A league of hard workers
TALENT — A small but determined army of volunteers donning a mix of paint-spattered work clothes and orange Home Depot T-shirts converged on the Phoenix-Talent Little League fields along Talent Avenue Saturday.
The 60-plus volunteers — composed of moms, dads, coaches, ball players and Home Depot employees — employed an arsenal of paint supplies, fresh lumber and lawn and power tools.
Going beyond the typical spring cleanup effort, the workers sanded, primed and painted benches and dugouts, redefined fields, planted trees and repaired damaged benches and structures.
The youngest players dabbed primer onto the walls of eight dugouts while older players helped groom fields, adding topsoil and sharpening field edges.
A yellowed scoreboard was spiffed up, and parents, players and board members shared a free lunch while brainstorming ways to tackle a gopher problem and raise money for additional repairs.
Little League board member Zac Moody said the labor was the biggest work effort in decades at the ailing fields.
The 150-plus Little Leaguers ages 4 through 12 who use the fields are just weeks away from their April 13 opening ceremonies.
The league leases the fields, behind Chuck Roberts Park, from the city of Talent and has an agreement until 2025.
Wanting to keep making good on the league's agreement to maintain the complex, Moody approached Home Depot volunteer coordinator Charlie Weeks for a small donation of paint. Weeks said his employer could do that and more.
"He came in and said, 'I got this thing I'm doing and wondered if you could donate some paint or something,' " Weeks said. "And I said, I think we can do a little better than that. Not only could we donate some paint, but we'll send our Team Depot out to help paint the place and get it fixed up."
Speaking over the noise of tractors as volunteers raked fields and uncovered sprinklers, Moody nodded toward Fire District No. 5 firefighters preparing lunch.
"The kids all get a Home Depot apron and a free lunch," he said. "It's really nice to see the community and these local businesses supporting these kids."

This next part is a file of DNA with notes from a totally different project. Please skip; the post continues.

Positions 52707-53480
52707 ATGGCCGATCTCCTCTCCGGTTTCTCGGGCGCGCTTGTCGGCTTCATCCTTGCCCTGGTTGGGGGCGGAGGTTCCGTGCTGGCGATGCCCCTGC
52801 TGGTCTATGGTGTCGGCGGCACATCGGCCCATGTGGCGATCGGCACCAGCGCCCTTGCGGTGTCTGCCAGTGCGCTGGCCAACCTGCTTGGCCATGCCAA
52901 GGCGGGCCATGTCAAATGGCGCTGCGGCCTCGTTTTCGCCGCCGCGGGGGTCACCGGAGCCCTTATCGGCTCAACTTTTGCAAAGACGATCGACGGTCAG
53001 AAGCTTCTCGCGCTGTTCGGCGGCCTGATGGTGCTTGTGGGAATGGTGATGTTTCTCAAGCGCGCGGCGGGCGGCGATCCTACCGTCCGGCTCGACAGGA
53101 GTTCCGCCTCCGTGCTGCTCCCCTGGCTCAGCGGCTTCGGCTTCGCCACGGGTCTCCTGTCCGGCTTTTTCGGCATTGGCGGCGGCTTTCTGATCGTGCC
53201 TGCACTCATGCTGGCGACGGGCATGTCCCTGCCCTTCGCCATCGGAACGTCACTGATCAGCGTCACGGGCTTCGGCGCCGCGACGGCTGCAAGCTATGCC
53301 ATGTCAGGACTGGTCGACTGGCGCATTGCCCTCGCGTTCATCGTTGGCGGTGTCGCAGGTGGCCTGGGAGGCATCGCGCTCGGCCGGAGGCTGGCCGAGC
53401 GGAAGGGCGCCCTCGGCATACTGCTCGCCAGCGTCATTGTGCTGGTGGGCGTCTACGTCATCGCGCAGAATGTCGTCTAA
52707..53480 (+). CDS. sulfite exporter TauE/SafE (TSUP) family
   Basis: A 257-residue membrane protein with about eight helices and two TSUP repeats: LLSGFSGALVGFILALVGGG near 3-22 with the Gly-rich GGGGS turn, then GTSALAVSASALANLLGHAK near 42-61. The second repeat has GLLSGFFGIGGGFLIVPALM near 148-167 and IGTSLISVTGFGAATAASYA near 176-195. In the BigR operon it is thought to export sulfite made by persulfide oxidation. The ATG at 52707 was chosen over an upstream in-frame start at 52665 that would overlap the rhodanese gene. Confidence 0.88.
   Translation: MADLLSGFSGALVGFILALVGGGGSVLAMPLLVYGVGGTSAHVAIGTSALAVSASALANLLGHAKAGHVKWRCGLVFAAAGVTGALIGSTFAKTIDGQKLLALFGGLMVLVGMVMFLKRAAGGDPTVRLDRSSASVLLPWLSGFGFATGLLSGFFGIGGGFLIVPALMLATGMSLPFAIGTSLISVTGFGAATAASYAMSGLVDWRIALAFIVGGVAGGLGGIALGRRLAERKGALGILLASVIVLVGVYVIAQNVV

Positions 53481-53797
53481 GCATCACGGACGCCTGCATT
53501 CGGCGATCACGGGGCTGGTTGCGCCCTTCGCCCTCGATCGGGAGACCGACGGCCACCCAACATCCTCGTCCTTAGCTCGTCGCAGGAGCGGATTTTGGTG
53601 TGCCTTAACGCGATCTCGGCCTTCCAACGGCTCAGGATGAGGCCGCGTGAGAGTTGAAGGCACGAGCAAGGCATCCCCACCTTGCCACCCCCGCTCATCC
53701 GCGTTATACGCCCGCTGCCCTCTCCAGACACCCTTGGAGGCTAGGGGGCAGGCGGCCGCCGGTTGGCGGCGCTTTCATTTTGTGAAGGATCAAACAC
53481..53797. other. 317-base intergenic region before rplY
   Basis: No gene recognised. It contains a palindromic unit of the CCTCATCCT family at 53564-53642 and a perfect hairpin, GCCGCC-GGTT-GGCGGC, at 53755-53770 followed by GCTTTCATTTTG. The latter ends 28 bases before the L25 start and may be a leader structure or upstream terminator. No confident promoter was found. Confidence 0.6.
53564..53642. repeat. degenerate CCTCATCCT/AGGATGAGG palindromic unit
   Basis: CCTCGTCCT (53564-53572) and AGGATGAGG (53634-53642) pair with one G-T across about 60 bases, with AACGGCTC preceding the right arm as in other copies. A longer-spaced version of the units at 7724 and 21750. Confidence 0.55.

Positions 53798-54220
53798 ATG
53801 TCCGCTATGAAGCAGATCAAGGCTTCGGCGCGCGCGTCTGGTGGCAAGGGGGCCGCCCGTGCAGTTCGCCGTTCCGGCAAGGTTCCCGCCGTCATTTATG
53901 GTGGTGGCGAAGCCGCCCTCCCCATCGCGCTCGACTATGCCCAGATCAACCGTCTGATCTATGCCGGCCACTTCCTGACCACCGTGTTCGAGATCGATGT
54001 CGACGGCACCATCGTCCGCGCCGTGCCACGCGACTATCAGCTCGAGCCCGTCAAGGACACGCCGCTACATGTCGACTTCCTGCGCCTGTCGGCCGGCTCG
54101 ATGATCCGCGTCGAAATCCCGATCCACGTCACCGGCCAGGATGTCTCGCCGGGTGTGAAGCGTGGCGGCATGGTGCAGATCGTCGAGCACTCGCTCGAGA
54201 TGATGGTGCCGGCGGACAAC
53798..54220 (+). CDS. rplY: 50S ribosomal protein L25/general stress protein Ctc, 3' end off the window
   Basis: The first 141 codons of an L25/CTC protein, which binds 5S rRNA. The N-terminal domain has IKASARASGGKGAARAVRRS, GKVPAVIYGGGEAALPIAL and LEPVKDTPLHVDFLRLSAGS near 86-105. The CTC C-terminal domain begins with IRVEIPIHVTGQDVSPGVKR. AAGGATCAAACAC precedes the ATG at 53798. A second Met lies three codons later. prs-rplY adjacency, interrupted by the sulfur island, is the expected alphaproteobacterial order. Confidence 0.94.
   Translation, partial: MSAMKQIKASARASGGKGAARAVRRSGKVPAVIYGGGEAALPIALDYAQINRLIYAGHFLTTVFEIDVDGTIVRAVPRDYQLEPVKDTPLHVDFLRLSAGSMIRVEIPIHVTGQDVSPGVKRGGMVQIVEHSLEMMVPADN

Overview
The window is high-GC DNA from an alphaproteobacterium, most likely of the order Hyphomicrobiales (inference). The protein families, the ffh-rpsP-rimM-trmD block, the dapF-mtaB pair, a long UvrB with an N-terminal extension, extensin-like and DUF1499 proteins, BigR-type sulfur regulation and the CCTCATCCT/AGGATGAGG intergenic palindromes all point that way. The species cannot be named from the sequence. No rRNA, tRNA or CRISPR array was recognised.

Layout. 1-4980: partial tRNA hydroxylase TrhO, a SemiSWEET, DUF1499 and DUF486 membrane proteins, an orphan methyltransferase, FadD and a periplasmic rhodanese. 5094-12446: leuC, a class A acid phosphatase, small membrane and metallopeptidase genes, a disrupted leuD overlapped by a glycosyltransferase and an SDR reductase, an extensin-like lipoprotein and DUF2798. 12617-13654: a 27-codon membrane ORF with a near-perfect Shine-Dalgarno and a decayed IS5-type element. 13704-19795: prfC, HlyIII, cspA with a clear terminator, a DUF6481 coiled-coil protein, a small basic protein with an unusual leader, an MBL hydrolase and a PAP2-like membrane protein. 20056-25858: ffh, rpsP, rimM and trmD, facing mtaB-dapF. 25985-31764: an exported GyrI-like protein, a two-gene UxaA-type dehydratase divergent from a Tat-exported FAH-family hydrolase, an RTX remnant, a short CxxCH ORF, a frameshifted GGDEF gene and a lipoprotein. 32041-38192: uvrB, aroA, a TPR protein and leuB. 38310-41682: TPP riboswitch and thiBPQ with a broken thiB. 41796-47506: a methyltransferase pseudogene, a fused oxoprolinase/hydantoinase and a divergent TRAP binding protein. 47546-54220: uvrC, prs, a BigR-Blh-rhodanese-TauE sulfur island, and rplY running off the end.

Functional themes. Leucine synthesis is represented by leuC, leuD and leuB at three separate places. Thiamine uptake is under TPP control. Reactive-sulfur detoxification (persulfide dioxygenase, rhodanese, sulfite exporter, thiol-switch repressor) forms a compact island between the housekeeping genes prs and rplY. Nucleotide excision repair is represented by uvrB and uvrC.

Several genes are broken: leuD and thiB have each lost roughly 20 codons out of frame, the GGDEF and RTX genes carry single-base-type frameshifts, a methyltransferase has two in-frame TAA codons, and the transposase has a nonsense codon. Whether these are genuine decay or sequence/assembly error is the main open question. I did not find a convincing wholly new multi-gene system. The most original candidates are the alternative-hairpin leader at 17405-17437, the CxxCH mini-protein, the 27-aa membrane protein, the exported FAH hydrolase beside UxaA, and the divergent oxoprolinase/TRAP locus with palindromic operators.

Talent resident Kevin Holland, one of many volunteer coaches for the league, coordinated painting efforts and helped with the fields. "It's fantastic to see a local business caring about the kids and the community," he said. "I've been thanking everyone I see in an orange shirt today."
Following this weekend's work, the league's board of directors plans to design a master plan to address ongoing needs at the facility.
"We want to have a plan in place and keep things going so we don't do all this work and have to start from scratch every few years," Moody said. "This field is a part of the community, and we want it to be a place the kids can be proud of."
Phoenix Elementary students Nick Goff and Martin Scala spent their morning painting dugouts and shoveling dirt.
Martin, 10, noted that chores often are required to bring the fields into playing condition in the spring.
"Last year our field — like all the dirt was covered with puddles and it took like four people to shovel up dirt and fill the holes in," he said. "So it's already looking a lot better. The tractors are coming in and the dirt is coming in. This is really good."
Nick, 11, said the fields were "really messy and had a lot of rotten wood and stuff, and the grass was hard to play on because of gopher holes.
"It's been this way pretty much since I was in T-ball, but now it's going to be like ... awesome. And brand new," said the second baseman. "My mom went to this same Little League field, and it was probably like the same way, so it's nice to see people want to help us kids get a better field to play on."
Buffy Pollock is a freelance reporter living in Medford. Email her at email@example.com